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Archive for the ‘Fresh Cut’ Category

How to Select Fresh-cut Flowers

Thursday, April 18th, 2013

Careful selection is key.  Get the healthiest, freshest bunch possible by taking a peek at the stems.  Consider how clean and fresh the cut is, and the color of the stems near the cut: are the stems black?  If so, pass.  Are the stem bottoms clogged with white gooey stuff?  Pass.  Is the bucket-water cloudy or dark?  If yes, you may want to look for a vendor that takes better care of their merchandise or at least find a bucket with clean water.  While you’re checking your stems, be careful not to drip water on the tops of other bouquets, because this encourages disease.

Now inspect the health and quality of the foliage and flowers.  If you see black or grey slimy spots, pass!!  In fact, I recommend choosing from an entirely different bucket. The black spots are a fungus that spreads like wildfire and is very common problem caused by moisture on the leaves.  (Careless customers or vendors that allow water to fall onto the leaves of the bouquets are usually the culprit.)  Don’t think you can simply remove the offending foilage because the disease has usually spread beyond your sight and you’ll likely find afflicted areas tomorrow that you thought were okay today.  I honestly think this is the most common problem I see at big box stores, and local grocers.

Many tropicals, protea, orchids, chrysanthemum and “Peruvian lilies” or alstromeria are among the longest lasting of cut flowers.  If those are available to choose from, I would go straight for those.  Look for netted socks around the mums (this protects them during shipment) and look for orchid and tropical stems to be individually packaged in water vials.  For tropicals, keep the display area humid by misting your flowers early each morning because too dry of air will hasten senescence.  Most South American roses will be open and spongey and fresh, so looking for only tight hard roses isn’t always necessary, it really depends on the variety and source.  Personally, I pass on roses unless they are grown organically.  Peonies should be tight, almost closed, if you expect to get decent shelf-life from them.  Tulips are easy to pick : if they are squeeky and the bottom stems are clean, they are prime.

Tips to Care for Fresh Cut Roses

Friday, May 4th, 2012

They are a good cut flower because the stems are straight, strong and sturdy. The flowers last in water for up to a week and the blossoms stay open. While they need no special treatment, unlike say poppies which need their stems seared with heat, they will last longer and stay fresher with a little extra effort.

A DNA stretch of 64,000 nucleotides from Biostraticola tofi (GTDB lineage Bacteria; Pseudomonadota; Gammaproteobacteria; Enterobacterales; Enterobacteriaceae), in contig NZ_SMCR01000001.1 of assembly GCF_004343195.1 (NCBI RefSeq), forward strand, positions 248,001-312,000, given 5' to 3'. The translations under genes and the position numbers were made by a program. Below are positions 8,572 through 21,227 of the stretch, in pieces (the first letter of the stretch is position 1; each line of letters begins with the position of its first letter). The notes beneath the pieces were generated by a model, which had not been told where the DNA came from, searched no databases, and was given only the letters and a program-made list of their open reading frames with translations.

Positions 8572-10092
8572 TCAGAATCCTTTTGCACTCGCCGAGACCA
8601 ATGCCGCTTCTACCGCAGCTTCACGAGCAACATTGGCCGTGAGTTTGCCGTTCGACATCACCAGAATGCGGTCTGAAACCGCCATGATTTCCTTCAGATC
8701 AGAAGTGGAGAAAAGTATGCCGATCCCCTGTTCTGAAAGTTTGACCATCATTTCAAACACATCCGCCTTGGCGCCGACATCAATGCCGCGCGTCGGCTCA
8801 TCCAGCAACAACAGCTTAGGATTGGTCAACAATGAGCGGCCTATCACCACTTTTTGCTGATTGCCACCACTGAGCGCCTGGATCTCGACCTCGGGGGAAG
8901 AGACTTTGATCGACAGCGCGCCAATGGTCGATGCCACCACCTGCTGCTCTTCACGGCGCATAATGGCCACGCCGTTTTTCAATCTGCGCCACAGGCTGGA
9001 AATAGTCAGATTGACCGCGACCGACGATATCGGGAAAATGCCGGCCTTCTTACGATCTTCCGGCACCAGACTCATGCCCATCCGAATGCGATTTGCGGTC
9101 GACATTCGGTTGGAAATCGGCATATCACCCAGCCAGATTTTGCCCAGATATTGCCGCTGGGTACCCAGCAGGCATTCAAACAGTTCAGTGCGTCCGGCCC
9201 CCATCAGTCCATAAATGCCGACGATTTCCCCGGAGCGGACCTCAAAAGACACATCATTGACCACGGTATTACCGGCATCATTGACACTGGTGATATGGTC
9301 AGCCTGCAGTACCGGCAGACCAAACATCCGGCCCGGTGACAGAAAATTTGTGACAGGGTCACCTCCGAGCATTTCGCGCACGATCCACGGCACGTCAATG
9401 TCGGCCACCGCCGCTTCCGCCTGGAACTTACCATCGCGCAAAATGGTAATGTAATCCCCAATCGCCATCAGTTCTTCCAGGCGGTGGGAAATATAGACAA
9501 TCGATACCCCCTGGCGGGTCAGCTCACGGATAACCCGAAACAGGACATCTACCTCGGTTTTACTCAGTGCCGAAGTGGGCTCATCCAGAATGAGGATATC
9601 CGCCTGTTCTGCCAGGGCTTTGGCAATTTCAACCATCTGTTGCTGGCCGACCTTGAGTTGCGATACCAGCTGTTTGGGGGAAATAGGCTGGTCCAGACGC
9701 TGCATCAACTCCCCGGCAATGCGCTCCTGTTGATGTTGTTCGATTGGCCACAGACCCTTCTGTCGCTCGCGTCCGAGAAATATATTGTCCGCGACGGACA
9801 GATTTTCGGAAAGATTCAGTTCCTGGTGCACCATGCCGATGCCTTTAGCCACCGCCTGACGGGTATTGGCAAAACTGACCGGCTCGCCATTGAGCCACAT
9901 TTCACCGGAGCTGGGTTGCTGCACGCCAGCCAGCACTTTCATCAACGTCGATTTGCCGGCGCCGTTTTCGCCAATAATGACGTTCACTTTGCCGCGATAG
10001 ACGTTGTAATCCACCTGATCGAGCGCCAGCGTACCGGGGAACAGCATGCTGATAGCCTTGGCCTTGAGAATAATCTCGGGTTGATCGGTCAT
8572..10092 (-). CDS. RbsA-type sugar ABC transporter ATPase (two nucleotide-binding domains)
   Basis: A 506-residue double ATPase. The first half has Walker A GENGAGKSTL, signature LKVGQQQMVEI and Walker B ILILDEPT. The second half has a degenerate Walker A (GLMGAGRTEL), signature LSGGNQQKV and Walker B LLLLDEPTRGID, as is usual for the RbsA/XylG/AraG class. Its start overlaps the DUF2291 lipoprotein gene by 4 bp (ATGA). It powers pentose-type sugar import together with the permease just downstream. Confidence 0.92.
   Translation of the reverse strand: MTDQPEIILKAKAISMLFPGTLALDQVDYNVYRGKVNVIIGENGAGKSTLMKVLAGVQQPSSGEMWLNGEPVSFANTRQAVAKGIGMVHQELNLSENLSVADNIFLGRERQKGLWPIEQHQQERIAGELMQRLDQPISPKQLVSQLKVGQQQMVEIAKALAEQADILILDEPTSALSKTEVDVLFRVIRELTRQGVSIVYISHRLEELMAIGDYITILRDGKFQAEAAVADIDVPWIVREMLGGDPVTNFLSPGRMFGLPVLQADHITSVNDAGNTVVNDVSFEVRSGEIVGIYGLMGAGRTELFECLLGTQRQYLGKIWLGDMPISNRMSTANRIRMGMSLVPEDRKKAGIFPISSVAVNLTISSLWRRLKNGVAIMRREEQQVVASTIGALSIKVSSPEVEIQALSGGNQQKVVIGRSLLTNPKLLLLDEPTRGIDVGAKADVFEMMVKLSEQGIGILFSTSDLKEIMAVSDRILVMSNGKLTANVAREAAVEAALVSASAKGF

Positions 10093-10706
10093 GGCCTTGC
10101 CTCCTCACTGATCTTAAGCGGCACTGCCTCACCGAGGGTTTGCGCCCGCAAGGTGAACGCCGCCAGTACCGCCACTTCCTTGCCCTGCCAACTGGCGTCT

Cut the roses with a sharp knife or pair of pruners right above a pair of five leaved stems. This will encourage the bush to send out another flowering cane. Cut first thing in the morning when the flowers are fresh and full of moisture. Choose buds which are partially open or roses that are completely open. Buds that are tight but showing color may or may not open fully when cut. Place immediately in a bucket of water you carry with you while you’re cutting the roses.

Preparing the roses makes them last longer. Remove leaves that will be below the water line when in a vase. Remove diseased or torn leaves as well. If a petal is creased or damaged take it off the rose. Tight buds won’t open and take energy and water away from the rose flower itself so take those off as well.

Even if you’ve just cut the roses from your garden they’ll still benefit from conditioning. Cut the stems at a 45 degree angle. This broadens the stems surface so it can draw in more water. If possible do this under running water or in a sink of water so no air enters the stem. Use sharp scissors, a knife or pruners. The cut should not crush the stem. Place the rose after it’s been cut in a bucket of ice water for an hour. The ice water should come up to the level of the first leaves left on the stem. Keep the roses in the ice water until you’re ready to arrange them. Make sharp cuts if you need to shorten the rose stem for an arrangement.

Remove the roses from the vase every day. Rinse the stems off. Fill the vase with fresh ice water and replace the roses. If the roses are in floral foam, fill the sink with water and submerge the container of floral foam in the sink for 15 minutes to re soak the foam. If a rose is wilting, cut the stem and put into very hot water. This sometimes shocks the rose back to life. Every other day recut the stems of the roses by 1/2 inch to expose fresh stem cells to the water. In an arrangement this isn’t possible, because you would have to take the rose out of the floral foam, cut the stem and reinsert it. When you lifted the stem out that created an air pocket.